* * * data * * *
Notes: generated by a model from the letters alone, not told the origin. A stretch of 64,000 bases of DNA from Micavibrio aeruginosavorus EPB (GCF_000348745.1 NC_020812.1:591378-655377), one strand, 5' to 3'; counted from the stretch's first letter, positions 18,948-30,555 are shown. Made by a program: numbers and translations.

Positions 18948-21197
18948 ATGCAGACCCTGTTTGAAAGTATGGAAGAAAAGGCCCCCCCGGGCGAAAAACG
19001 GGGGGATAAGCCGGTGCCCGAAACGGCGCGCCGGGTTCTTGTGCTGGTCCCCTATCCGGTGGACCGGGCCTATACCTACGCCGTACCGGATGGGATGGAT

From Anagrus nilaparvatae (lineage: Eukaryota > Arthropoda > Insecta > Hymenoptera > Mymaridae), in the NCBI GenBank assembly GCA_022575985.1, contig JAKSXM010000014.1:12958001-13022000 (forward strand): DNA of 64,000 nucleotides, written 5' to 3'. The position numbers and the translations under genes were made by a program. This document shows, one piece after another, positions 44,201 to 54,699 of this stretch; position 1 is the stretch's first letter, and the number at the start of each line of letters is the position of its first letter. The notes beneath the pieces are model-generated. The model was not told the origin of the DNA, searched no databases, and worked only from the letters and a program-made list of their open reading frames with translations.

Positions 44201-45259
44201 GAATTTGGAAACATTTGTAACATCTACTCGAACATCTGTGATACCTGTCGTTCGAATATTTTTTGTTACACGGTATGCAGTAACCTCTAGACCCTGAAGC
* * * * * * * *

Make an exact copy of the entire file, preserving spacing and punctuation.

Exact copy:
Notes: generated by a model from the letters alone, not told the origin. A stretch of 64,000 bases of DNA from Micavibrio aeruginosavorus EPB (GCF_000348745.1 NC_020812.1:591378-655377), one strand, 5' to 3'; counted from the stretch's first letter, positions 18,948-30,555 are shown. Made by a program: numbers and translations.

Positions 18948-21197
18948 ATGCAGACCCTGTTTGAAAGTATGGAAGAAAAGGCCCCCCCGGGCGAAAAACG
19001 GGGGGATAAGCCGGTGCCCGAAACGGCGCGCCGGGTTCTTGTGCTGGTCCCCTATCCGGTGGACCGGGCCTATACCTACGCCGTACCGGATGGGATGGAT

From Anagrus nilaparvatae (lineage: Eukaryota > Arthropoda > Insecta > Hymenoptera > Mymaridae), in the NCBI GenBank assembly GCA_022575985.1, contig JAKSXM010000014.1:12958001-13022000 (forward strand): DNA of 64,000 nucleotides, written 5' to 3'. The position numbers and the translations under genes were made by a program. This document shows, one piece after another, positions 44,201 to 54,699 of this stretch; position 1 is the stretch's first letter, and the number at the start of each line of letters is the position of its first letter. The notes beneath the pieces are model-generated. The model was not told the origin of the DNA, searched no databases, and worked only from the letters and a program-made list of their open reading frames with translations.

Positions 44201-45259
44201 GAATTTGGAAACATTTGTAACATCTACTCGAACATCTGTGATACCTGTCGTTCGAATATTTTTTGTTACACGGTATGCAGTAACCTCTAGACCCTGAAGC